Remember that blockbuster hit INDEPENDENCE DAY? Aliens attack the Earth, and Will Smith and Jeff Goldblum save the day with the help of some ludicrous science? Yeah, not a great movie (though Smith did have some excellent lines--doesn't he always?--and Goldblum is great anyway). The reason I bring this movie up, however, has nothing to do with either of those actors. What's on my mind tonight is the speech that the president, played by Bill Pullman, gives late into the movie. The speech is supposed to be patriotic and rousing . . . but unfortunately it really just doesn't come off. Pullman does his best, but the script writers just weren't speech writers. Suffice it so say that Pullman's president is no FDR.
I think about that cringe-worthy scene a lot--whenever I contemplate writing a rousing speech of my own, in fact. In my earlier (pre-THE GUARDIAN) novels I wrote a number of supposedly rousing speeches, but none of those came off well, either. It seems like many speeches housed in dramatic works don't come off well (the impeccable THE AMERICAN PRESIDENT and the works of Tom Clancy being notable exceptions). Some authors are multi-talented and can write wonderful novels (or screenplays) as well as convincing speeches, but I think that these are two (actually, three) distinctly different talents and you shouldn't assume you can do both if you can do one. The same with journalism, poetry, songwriting . . . all of these are discrete disciplines.
But I'm specifically interested in dramatic speeches, because those so often come up in certain kinds of novels--fantasies and political thrillers come to mind. I've been a bit blocked in my own writing since returning from vacation, largely because I had come to a point where a military scout was supposed to make a dramatic speech to a bunch of frightened townspeople. I've been blocked because I knew I didn't want to write the scene. I knew I wouldn't do it very well. But what I realized last night was this: I don't have to write the scene. The speech itself really isn't important to my particular book. It's the effect of the speech on the characters and plot that I actually want to write about.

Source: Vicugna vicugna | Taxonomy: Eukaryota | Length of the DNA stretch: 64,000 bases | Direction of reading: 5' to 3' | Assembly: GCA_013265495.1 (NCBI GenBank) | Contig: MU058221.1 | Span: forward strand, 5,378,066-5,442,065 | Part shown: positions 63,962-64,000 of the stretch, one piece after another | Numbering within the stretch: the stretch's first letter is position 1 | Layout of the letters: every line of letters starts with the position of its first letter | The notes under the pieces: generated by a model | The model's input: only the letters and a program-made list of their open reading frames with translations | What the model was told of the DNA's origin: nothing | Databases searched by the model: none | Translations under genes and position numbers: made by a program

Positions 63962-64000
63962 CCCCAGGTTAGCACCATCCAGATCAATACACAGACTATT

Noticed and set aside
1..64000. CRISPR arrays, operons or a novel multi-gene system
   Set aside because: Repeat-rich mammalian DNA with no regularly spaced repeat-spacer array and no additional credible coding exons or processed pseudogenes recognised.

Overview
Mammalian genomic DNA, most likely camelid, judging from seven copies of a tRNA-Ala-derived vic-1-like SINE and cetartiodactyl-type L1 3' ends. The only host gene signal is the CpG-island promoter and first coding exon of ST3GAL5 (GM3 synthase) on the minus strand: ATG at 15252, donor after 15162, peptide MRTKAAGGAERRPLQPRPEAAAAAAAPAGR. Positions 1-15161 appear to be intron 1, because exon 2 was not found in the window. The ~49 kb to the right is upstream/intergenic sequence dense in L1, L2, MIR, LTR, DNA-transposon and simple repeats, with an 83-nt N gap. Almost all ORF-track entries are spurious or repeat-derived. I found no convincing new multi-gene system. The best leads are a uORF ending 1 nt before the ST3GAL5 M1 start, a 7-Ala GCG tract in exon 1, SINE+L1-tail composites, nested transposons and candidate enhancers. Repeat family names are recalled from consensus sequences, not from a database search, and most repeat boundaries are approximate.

It's like that old monster movie adage: don't show the monster. If the viewers can't see the monster, it's much more intimidating--take M. Night Shyamalan's otherwise-excellent SIGNS as an example of when showing a full-body shot of the monster hinders suspense and mood. The same thing goes for dramatic speeches: if you aren't really good at writing dramatic speeches, and it's important to your work to have a really dramatic speech, don't feel like you have to actually show the speech--or at least not all of it. There are a lot of ways to get around writing an extended monologue, actually, while still achieving the intended effect. Less is sometimes more (but that's something that is completely up to you).
As another example: Bill Watterson's beloved comic strip Calvin and Hobbes had numerous references to a mysterious "Noodle Incident." This incident is mentioned several times in almost mythical tones, but it is never explained. Watterson explained in one of his later anthologies that he did this on purpose, because he knew that what his readers imagined was so much more bizarre and outrageous than anything he could have come up with. There are countless such examples in all media forms--the special edition of THE EMPIRE STRIKES BACK actually shows the Wampa, whereas the original didn't, and as such a lot of the tension of that scene in the ice cave on Hoth is lost in the new version.
It's all comes down to balance and personal preference, and there is no ultimate right answer. But it's indisputable that leaving some things to the imagination is a tried-and-true technique that has served many writers well. This technique shouldn't be used to the exclusion of others, of course, but it is one that we aspiring writers might not employ as often as we should. It's sometimes tempting to just explain everything immediately, but you should be aware of the effect that this might have on the sense of mystery and tension in your work. Sometimes mystery, like ambiguity, works to our advantage. And sometimes a speech is much more dramatic when it exists nowhere but in the readers' imagination.